Typical behaviours of someone with BDD

BDD can seriously affect daily life, often affecting work, social life and relationships.

A person with BDD may:

  • constantly compare their looks to other people's
  • spend a long time in front of a mirror, but at other times avoid mirrors altogether
  • spend a long time concealing what they believe is a defect
  • become distressed by a particular area of their body (most commonly their face)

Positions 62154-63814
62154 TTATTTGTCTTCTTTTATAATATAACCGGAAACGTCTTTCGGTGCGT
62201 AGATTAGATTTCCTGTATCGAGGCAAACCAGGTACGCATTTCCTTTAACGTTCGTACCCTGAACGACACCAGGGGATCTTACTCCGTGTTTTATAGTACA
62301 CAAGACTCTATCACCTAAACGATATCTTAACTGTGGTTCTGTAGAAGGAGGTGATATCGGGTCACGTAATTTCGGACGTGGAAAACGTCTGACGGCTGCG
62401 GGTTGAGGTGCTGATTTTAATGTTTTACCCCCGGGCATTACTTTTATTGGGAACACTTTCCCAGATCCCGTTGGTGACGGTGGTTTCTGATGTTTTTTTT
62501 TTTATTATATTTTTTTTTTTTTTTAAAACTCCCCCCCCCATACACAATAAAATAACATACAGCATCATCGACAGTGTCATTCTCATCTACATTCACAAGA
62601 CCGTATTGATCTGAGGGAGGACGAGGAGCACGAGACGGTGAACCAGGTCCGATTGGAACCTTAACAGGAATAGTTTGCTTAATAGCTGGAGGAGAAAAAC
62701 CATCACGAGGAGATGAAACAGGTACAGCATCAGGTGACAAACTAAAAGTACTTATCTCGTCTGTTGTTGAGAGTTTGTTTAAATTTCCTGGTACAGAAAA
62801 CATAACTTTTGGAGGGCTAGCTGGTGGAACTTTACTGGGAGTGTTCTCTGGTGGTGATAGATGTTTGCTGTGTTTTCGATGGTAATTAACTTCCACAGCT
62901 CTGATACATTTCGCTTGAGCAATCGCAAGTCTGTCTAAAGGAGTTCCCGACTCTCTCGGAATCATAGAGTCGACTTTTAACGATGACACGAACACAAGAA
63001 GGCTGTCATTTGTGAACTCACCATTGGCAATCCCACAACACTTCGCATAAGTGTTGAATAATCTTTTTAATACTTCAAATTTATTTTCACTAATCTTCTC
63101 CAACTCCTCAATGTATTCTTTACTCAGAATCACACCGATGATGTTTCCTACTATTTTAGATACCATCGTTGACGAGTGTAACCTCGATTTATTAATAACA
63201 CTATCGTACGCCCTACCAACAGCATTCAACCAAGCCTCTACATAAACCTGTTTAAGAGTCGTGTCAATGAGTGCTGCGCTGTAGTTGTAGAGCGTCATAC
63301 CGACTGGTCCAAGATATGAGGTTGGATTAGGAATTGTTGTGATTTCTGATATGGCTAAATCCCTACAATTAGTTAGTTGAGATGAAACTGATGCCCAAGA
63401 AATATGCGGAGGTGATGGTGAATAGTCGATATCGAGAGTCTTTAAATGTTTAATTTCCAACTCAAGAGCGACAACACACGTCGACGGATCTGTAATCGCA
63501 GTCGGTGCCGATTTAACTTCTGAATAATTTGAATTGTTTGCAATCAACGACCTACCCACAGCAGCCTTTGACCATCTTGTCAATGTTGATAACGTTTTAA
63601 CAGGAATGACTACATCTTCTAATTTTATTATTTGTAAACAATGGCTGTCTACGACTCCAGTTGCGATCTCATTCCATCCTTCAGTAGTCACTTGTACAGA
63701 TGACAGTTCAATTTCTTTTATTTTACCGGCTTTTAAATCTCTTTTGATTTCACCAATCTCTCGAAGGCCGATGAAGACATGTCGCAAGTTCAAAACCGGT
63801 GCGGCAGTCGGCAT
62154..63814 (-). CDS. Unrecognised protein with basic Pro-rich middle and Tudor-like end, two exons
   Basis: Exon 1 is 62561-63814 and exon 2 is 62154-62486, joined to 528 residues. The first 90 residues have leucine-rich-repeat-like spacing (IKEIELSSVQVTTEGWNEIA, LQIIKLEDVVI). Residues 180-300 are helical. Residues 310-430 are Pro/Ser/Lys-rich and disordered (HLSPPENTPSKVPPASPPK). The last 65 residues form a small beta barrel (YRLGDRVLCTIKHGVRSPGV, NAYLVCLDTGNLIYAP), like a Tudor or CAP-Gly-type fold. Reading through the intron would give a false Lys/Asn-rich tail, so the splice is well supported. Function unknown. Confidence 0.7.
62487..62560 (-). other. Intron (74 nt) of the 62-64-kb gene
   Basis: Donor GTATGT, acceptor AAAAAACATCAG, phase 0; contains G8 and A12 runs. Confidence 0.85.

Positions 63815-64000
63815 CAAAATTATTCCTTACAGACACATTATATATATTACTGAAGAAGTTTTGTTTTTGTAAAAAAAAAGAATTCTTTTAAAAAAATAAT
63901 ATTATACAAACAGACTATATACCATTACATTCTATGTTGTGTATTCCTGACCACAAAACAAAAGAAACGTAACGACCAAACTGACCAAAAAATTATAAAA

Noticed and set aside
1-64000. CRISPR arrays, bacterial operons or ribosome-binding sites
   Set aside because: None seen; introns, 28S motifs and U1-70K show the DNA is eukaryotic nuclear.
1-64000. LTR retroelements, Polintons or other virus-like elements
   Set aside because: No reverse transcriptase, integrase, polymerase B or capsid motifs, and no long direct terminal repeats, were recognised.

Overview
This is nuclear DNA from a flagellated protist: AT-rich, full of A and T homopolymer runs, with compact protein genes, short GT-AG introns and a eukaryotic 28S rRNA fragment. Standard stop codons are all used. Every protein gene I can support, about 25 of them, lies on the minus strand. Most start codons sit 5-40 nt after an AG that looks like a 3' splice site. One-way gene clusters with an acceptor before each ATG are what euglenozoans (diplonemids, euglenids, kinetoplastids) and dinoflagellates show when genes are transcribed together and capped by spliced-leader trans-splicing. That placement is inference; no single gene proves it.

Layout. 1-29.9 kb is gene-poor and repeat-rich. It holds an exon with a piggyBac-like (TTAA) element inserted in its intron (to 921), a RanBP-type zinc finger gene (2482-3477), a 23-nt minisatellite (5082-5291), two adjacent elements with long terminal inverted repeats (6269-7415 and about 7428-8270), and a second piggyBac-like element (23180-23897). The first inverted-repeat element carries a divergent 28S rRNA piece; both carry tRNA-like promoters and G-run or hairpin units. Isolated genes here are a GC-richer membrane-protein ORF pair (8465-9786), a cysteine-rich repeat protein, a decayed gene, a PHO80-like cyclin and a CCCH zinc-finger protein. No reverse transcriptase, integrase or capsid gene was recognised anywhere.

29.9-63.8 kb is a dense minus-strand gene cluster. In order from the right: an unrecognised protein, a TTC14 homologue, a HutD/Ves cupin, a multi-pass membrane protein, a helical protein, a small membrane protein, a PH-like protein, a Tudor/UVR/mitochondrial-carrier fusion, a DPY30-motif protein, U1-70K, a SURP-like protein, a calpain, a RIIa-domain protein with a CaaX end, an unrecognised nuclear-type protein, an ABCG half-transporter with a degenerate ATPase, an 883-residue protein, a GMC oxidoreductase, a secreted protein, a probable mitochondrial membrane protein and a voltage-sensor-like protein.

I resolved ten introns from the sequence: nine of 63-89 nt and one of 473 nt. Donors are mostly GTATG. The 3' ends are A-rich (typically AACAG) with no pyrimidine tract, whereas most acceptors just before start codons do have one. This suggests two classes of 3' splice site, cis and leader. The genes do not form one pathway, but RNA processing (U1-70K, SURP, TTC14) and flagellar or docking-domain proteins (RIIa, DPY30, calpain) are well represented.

• feel anxious when around other people and avoid social situations
  • be very secretive and reluctant to seek help, because they believe others will see them as vain or self-obsessed
  • seek medical treatment for the perceived defect for example, they may have cosmetic surgery , which is unlikely to relieve their distress
  • excessively diet and exercise

Although BDD is not the same as OCD, there are some similarities. For instance, the person may have to repeat certain acts, such as combing their hair, applying make-up, or picking their skin to make it "smooth".

BDD can also lead to depression , self-harm and even thoughts of suicide .

Content supplied by the NHS Website

Medically Reviewed by a doctor on 21 Dec 2018